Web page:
Huerta’ speech called clearly for the collaboration between industry representatives and government agencies. “There’s often a combative relationship between government and the industry it regulates,” said Huerta. “But not here. For the FAA, the airlines and manufacturers, the pilots and passengers…Safety is our common goal, our shared principle, and our north star.”
Huerta commented that drones create a new challenge in regulation, due to the pace of innovation. “Now, we’re ushering in a new age of American aviation: the unmanned aircraft era. And it’s moving at a quicker pace than anything we’ve seen before,” Huerta said. “…If you can dream it, drone manufacturers are building it.” After listing some of what he referred to as the agency’s “greatest hits” – the 37,000 Remote Pilot Certificates that have been issued under Part 107 to date, the 770,000 drone registrations completed through the online portal – the administrator said that the work towards integration will get more complex moving forward. “… I’m going to say something that’s likely to give my colleagues heartburn: This was the easy stuff.”
Huerta mentioned drone operation over people and BVLOS flight as projects yet to be completed, discussing the safety and security concerns that those operations present – including an oblique reference to the potential use of drones as instruments of “ill-intent.” He said that the agency would be bringing industry and security leadership together to address these issues, and promised more details “in the near future.”
Also announced was a new ARC (Aviation Rulemaking Committee) modeled after the Drone Registration ARC to help create standard for remote ID and tracking of drones – something that drone manufacturer DJI has already weighed in on. “This is one of the law enforcement community’s top concerns,” said Huerta, “and we hope the recommendations we receive will pave the way for expanded drone operations over people and beyond visual line of sight.”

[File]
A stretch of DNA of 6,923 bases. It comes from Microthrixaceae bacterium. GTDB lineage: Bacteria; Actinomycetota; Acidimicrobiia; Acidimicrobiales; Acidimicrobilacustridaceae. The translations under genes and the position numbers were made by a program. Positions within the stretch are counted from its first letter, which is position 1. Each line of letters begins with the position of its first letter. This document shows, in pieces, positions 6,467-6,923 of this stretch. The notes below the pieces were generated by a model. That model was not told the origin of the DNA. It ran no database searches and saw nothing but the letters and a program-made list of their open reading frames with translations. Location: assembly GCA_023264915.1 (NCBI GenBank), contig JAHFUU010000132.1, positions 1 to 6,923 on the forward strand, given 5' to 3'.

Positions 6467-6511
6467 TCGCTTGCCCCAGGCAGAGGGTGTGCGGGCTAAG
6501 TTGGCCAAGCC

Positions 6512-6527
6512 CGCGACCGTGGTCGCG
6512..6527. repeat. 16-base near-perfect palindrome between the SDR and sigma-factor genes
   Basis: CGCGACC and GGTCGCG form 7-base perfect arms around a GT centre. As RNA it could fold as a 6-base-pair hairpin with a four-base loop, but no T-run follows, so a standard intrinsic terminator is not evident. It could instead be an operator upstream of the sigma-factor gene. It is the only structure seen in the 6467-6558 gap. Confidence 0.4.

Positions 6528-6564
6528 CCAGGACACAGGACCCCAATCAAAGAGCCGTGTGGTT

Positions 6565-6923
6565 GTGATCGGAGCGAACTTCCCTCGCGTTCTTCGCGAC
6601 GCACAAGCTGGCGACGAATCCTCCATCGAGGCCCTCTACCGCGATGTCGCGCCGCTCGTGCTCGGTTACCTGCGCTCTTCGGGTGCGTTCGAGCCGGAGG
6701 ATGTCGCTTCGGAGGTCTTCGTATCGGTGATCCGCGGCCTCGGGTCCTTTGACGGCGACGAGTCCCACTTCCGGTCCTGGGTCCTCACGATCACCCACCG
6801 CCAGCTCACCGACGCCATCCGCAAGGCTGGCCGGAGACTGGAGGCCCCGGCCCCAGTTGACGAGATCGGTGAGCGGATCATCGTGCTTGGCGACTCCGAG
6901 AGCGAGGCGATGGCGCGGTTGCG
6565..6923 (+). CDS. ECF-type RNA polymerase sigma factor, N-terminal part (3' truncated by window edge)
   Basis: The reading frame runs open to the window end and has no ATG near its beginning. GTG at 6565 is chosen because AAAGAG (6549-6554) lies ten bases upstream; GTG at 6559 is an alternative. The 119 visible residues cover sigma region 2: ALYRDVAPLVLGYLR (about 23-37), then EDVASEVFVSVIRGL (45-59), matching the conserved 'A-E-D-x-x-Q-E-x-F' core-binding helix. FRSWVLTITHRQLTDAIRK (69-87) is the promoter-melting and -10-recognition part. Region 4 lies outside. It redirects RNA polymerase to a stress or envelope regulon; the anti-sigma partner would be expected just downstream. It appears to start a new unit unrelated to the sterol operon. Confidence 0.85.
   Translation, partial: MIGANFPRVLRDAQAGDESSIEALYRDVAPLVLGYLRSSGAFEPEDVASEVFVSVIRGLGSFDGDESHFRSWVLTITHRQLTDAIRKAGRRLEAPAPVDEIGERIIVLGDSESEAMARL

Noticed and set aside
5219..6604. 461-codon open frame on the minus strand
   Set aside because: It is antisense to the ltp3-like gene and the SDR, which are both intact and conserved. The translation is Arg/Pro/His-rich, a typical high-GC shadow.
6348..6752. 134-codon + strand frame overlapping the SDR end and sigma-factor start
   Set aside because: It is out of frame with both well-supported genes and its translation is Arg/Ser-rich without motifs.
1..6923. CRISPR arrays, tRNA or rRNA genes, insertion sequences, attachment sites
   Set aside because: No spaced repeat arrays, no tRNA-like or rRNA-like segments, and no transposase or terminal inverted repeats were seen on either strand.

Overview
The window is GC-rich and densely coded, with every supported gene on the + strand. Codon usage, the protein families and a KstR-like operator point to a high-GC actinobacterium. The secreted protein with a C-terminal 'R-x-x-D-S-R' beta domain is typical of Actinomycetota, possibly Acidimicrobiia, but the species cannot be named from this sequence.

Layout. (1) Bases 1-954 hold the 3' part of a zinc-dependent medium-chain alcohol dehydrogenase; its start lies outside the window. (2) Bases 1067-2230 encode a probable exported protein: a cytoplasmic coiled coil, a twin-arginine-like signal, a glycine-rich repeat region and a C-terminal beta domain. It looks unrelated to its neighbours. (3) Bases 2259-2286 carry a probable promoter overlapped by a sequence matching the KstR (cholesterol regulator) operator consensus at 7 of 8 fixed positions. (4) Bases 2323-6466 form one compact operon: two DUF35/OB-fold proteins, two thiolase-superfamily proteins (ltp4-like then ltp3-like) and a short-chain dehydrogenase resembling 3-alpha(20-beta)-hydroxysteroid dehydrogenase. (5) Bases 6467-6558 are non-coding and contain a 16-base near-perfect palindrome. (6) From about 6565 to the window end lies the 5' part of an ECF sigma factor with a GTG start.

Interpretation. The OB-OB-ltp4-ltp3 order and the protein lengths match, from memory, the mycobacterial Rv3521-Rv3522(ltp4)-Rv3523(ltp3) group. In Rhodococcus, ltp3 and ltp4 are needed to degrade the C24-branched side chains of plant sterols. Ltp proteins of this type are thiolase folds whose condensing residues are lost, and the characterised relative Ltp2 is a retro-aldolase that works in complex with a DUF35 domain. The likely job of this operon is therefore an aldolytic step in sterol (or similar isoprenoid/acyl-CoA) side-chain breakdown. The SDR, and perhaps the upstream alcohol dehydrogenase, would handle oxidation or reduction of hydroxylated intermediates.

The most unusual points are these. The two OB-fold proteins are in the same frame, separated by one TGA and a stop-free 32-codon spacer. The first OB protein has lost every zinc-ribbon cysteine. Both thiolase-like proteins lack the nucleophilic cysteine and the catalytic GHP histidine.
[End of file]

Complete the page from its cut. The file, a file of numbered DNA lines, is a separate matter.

Huerta emphasized that collaboration with industry, and the adoption of new technology, was the best way forward for drone integration. “We all need to have skin in the game, and be invested in producing the best possible outcomes for all parties,” said Huerta.”…technology can also solve some of the safety and security challenges we’re facing…The way I see it, the more problems industry can solve itself using technology, the better.”
“We’re all going to need to roll up our sleeves,” said Huerta. “We have a lot of work to do.”
Miriam McNabb is the Editor-in-Chief of DRONELIFE and CEO of JobForDrones, a professional drone services marketplace, and a fascinated observer of the emerging drone industry and the regulatory environment for drones. Miriam has a degree from the University of Chicago and over 20 years of experience in high tech sales and marketing for new technologies.
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